• To become more resilient, we must collectively invent and build what we desire, and feeling safe and connected is required in order to authentically engage our whole brain. The Desire-Innovation Model draws on our full hearts and minds, which in turn invites others to meet us there.

When your default Safety Brain mode is on, you naturally employ Problem-Solution Thinking and spend time scanning for problems. When you shift to the Desire-Innovation Model, you zero in on what you desire and engage your energy to design or invent what you want to experience. This enables you to envision what the landscape makes possible rather than focus on fixing what’s broken.

Times of Transition

When in a time of transition, where existing structures are changing, we have an opportunity to choose, and from there, design how we transform. The crux of this choice is between trying to build a better mouse trap through improvements to Problem-Solution Thinking, or engaging Desire-Innovation Thinking which enables our whole brain to be available to connect for the best outcome for everyone involved.



The Blueprint of We is a way for people to collectively decide who they want to be together, capture it on paper, and update it as the relationship evolves and changes.

A Co-Written Design Document

Capture who you are, why you're in, and what you want to do together.

The Blueprint of We starts with a co-written design document that gives people the space to exchange information about who they are and how they work best.

  • When we have information straight from the source, rather than making assumptions, our brains engage the neural networks that build trust and lower anxiety.

  • The simple structure harnesses the innate social nature of humans and builds the skills and capacity to deliver on your desires. It is currently used in many languages and cultures in 100+ countries worldwide—from couples and start-ups to non-profits and global corporations.

  • Your Blueprint of We is a living, breathing document that evolves and changes over time to reflect the needs, agreements and design of the group.

An On-Going Collaboration Process

Don't avoid group stress, use it to make you better

  • People are messy. And when we collaborate, our messy minds interact with other messy minds. Designing healthy interactions begins by creating healthy minds. The collaboration process builds on your written design document and introduces tools to develop collaborative behaviors, calming messy minds and improving on what is already working. Through our Noise in the System Method you learn to clarify and communicate your awareness of what matters, how you operate collectively, and how those behaviors become cultural patterns.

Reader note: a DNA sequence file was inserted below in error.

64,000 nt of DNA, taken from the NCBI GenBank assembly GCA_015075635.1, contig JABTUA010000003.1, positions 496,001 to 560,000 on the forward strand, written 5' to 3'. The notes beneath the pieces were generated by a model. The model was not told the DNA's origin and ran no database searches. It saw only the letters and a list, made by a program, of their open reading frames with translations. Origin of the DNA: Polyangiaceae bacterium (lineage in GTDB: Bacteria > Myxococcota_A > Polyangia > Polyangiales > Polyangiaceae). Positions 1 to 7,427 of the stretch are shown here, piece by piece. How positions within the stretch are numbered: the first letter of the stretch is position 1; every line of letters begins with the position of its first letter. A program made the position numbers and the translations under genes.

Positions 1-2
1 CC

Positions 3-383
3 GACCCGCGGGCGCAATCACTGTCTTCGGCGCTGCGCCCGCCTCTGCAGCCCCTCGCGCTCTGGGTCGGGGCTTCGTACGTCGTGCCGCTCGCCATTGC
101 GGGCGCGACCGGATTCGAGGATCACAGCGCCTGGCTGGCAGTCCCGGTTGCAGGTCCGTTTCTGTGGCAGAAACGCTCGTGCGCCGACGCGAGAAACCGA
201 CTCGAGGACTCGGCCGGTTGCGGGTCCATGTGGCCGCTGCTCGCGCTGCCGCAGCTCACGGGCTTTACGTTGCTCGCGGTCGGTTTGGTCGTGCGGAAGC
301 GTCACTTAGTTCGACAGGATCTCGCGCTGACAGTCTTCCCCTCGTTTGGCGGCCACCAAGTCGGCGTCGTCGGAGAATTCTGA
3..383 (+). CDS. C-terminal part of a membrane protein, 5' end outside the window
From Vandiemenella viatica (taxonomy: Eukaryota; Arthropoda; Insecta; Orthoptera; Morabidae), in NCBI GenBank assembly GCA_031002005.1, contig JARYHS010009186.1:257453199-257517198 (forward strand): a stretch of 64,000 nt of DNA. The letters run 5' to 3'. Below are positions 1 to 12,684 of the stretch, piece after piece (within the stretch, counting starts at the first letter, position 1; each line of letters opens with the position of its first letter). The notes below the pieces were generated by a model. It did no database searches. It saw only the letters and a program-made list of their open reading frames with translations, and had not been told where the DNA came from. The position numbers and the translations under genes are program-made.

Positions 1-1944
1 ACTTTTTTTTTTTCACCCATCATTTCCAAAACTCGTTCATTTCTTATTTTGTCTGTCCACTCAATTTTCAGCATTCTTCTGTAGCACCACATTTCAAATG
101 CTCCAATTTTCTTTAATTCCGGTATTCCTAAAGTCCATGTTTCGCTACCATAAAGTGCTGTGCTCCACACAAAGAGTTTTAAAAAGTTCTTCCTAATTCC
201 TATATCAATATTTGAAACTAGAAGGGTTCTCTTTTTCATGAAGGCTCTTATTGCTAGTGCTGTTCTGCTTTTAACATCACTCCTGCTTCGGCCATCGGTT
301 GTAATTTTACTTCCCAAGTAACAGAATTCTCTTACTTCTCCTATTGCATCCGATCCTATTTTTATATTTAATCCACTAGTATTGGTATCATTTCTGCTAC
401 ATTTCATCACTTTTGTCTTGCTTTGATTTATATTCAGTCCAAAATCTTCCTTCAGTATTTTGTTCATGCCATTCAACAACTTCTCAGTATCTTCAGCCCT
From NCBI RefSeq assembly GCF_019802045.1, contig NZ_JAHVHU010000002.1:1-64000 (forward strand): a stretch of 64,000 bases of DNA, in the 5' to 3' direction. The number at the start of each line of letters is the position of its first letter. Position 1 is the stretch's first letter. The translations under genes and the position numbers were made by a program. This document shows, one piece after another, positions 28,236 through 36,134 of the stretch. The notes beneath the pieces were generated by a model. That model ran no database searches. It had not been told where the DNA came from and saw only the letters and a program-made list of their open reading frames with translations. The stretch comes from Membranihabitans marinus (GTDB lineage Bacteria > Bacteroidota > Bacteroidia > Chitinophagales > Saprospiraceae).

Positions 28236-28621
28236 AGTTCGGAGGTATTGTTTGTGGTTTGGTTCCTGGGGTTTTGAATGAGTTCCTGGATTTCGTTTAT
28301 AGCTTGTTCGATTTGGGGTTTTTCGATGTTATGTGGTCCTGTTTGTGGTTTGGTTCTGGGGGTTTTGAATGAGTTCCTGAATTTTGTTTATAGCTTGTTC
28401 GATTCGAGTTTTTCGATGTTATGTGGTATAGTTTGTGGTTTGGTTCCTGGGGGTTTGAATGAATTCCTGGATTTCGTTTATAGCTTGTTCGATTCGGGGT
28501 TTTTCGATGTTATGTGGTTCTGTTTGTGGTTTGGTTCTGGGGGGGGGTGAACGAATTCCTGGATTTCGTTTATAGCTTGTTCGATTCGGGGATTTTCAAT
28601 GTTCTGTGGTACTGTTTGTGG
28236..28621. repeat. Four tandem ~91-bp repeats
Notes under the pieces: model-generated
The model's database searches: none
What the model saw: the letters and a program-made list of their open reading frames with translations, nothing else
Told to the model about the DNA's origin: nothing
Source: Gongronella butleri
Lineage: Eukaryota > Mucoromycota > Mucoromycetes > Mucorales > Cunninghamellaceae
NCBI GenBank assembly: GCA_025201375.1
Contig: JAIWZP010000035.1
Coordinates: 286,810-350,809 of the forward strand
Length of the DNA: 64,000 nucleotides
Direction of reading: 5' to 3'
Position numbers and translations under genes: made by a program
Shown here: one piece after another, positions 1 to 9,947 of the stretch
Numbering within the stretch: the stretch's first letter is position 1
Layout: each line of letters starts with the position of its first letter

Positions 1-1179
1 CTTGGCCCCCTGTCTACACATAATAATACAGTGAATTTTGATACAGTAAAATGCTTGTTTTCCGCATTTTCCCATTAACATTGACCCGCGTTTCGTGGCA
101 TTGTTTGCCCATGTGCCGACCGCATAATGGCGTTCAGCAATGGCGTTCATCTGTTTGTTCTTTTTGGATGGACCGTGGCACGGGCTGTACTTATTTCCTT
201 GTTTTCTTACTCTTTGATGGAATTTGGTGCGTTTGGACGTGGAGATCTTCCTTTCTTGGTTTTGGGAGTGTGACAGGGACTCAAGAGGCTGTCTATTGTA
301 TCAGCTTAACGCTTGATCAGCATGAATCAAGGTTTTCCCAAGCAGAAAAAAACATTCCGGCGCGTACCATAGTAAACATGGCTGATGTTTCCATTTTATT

• From that awareness, we give you simple, daily tools to help you question, and ultimately change, the pattern thinking that causes anxiety and stress. Stress, when used as a messenger, can give you clarity of direction, ease of decision-making, and resiliency in the storm.

  • Building new patterns for ourselves and with one another, based on what we learn from the Noise in the System, creates lasting, healthier relationships. 5 Components of a Collaboration Design Document

  1. The Story of Us Share what draws you to these people and this situation.

  2. Interaction Styles & Stress Messages Who you are. How you work best.

  3. Custom Design Determine what matters most. Use it to mindfully design the what, when, why, how.

  4. Questions for Peace & Possibility Capture your most creative and compassionate selves ahead of time.

  5. Short & Long-Term Timeframes Coming back to center and expanding.

An elegant piece of furniture, beautiful product packaging, a brilliant smartphone app—all benefit from great design. Our collaborative relationships are no different. When we mindfully engage one another, we become wiser together, one relationship at a time. We Coach Organizations, Teams, Families and Couples

This Collaborative Brain Toolkit introduces you to the 3 Elements and invites you to connect and collaborate with us to help you build a future where we are wiser together. ( Call, text or email to connect and learn more.

The Center for Collaborative Awareness™

+1 847-859-9046

Asheville, NC, USA

Maureen McCarthy and Zelle Nelson, Co-Founders